How Do We Measure Happiness?
Most studies conducted to measure happiness have relied heavily on self-reporting, meaning that the study’s subjects identify and discuss what makes them happy on their own. In general, these studies find that at an individual level, a person’s wellbeing tends to be influenced by money, relationships, and the ways in which the person chooses to spend their time.
The big challenge for scientists attempting to quantify happiness comes when researchers attempt to take these self-reported states, and make sense of them as individual psychological or biological traits.
Standing in opposition to the individualized approach, some researchers claim that the pursuit of happiness is universal: that, as psychoanalyst Sigmund Freud posited, we, as human beings, are always striving to be happy, or at the very least, trying to escape pain and unhappiness.
In this view, happiness is two things simultaneously: the presence of happiness-inducing stimuli and the absence of unhappiness-making stimuli. (Yet another view states that happiness in and of itself is simply the absence of pain and displeasure.)
The upshot of all this back and forth? In terms of quantification, happiness can be “measured” via the ratio of things that make you happy, versus the things that make you unhappy. Sounds simple enough – but how do we apply this practically to our lives?
The Science Of Happiness: Can We Make Ourselves Happier?
Scientists like David Lykken propose that each person has his or her own set point for happiness, and that regardless of what happens to us, we’ll all eventually level off again at our “natural” level of contentment. “It may be that trying to be happier is as futile as trying to be taller,” Lykken said.
However, what is “natural” may change over time, which complicates Lykken’s theory. For instance, the Centers for Disease Control and Prevention found that people ages 20 to 24 feel sad an average of 3.4 days a month, as opposed to just 2.3 days for people ages 65 to 74. This might suggest that as we age, we’re able to develop better coping skills for life’s ups and downs.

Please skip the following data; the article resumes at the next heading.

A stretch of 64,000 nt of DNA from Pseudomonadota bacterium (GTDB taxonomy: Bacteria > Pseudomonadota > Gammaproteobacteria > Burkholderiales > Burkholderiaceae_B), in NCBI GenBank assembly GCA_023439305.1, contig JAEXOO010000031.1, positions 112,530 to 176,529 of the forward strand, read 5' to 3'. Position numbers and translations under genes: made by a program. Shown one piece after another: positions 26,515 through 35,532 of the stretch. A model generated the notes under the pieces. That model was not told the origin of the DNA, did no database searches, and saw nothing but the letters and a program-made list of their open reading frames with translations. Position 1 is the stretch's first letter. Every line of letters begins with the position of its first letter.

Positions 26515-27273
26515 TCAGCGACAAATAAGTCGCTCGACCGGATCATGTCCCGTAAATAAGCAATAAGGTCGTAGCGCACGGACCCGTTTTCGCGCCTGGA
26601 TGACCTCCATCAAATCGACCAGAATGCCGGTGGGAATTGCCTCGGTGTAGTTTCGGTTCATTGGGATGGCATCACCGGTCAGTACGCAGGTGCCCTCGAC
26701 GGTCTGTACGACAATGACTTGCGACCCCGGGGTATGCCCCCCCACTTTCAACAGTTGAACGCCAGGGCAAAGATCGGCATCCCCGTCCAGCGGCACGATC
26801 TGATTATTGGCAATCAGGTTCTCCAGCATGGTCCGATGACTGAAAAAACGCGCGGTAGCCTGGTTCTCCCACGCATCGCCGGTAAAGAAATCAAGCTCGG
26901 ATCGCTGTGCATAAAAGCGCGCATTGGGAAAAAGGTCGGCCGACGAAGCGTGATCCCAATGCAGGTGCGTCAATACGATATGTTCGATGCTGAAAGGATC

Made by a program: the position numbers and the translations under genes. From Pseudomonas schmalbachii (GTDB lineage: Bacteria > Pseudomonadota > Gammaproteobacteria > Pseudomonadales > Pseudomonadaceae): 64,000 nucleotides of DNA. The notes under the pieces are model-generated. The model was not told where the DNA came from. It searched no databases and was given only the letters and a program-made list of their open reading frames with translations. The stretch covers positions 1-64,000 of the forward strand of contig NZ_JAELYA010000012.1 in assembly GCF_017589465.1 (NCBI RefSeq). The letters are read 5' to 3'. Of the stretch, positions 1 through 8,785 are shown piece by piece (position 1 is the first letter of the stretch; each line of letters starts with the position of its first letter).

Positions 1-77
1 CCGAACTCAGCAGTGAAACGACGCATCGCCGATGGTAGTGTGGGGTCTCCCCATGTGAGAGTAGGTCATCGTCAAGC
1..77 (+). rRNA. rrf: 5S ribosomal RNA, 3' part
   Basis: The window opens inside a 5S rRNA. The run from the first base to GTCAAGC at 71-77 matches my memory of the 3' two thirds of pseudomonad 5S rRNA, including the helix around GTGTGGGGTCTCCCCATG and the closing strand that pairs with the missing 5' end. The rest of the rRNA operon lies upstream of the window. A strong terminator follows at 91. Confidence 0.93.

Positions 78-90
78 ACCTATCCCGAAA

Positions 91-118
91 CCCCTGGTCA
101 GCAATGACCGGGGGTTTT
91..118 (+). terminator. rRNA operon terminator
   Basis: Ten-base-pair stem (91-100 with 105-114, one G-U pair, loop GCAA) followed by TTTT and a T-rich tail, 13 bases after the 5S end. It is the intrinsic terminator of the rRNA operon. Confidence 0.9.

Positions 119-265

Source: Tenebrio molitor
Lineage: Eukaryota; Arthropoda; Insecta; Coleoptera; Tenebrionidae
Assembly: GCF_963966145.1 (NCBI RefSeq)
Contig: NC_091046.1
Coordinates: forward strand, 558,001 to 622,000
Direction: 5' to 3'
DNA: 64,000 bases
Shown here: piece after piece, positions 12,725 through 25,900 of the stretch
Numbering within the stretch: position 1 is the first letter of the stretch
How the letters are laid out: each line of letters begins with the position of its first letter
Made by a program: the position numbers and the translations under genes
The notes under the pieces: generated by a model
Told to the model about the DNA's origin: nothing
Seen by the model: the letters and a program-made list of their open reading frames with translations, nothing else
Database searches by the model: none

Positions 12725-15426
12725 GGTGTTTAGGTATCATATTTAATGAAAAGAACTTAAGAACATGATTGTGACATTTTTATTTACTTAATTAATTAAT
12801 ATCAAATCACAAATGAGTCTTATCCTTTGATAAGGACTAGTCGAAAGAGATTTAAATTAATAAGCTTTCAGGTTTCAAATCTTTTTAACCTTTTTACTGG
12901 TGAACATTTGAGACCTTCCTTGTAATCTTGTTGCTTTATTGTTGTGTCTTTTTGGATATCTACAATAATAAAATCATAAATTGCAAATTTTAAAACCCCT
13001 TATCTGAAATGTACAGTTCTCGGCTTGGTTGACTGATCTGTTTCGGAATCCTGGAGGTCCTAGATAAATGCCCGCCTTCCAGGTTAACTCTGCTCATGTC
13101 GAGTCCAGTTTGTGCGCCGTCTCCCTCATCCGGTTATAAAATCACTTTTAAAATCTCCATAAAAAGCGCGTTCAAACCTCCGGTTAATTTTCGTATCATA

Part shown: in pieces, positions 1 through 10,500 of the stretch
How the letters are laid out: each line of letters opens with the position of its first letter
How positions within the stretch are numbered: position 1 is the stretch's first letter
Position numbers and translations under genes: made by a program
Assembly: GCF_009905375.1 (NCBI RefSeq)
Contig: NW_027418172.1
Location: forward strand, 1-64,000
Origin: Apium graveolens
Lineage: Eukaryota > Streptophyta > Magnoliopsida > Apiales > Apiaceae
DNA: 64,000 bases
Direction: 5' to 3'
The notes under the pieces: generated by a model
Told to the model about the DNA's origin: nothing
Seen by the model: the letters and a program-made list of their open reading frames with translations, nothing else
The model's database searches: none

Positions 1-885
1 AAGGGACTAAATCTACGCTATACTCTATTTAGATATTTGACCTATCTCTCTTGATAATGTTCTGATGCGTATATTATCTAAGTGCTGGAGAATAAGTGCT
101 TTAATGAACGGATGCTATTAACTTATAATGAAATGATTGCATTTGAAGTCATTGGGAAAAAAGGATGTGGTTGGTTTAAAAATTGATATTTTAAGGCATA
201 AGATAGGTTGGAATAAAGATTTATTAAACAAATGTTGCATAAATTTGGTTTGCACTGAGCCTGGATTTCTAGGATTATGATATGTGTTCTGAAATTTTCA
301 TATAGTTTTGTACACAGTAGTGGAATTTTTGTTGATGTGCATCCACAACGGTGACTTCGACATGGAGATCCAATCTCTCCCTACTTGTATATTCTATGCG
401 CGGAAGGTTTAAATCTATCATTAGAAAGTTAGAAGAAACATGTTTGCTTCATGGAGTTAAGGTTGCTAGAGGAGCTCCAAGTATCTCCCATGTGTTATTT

When it comes to making ourselves happy throughout our lives, though, the passage of time also creates a challenge of its own, called “hedonic adaptation”. This idea suggests that over time, we just expect that certain things will bring us happiness — so much so that extended exposure to these things results in them no longer bringing us pleasure.
As a case in point, some studies have shown that even altruism can lose its luster if done too often: if we’re doing nice things for others constantly, the value of the reward — happiness — starts to go stale, and we no longer get the same rush from our do-gooding.
All in all, the sciences have a hard time explaining just what happiness is, where it comes from, and how it can be measured. In being a uniquely human experience and creation, happiness eludes the rationalities of purely scientific analysis as surely as it eludes almost everyone else who attempts to pin it down. But for a species that’s never been good at knowing when it’s had enough of a good thing, perhaps that’s as it should be.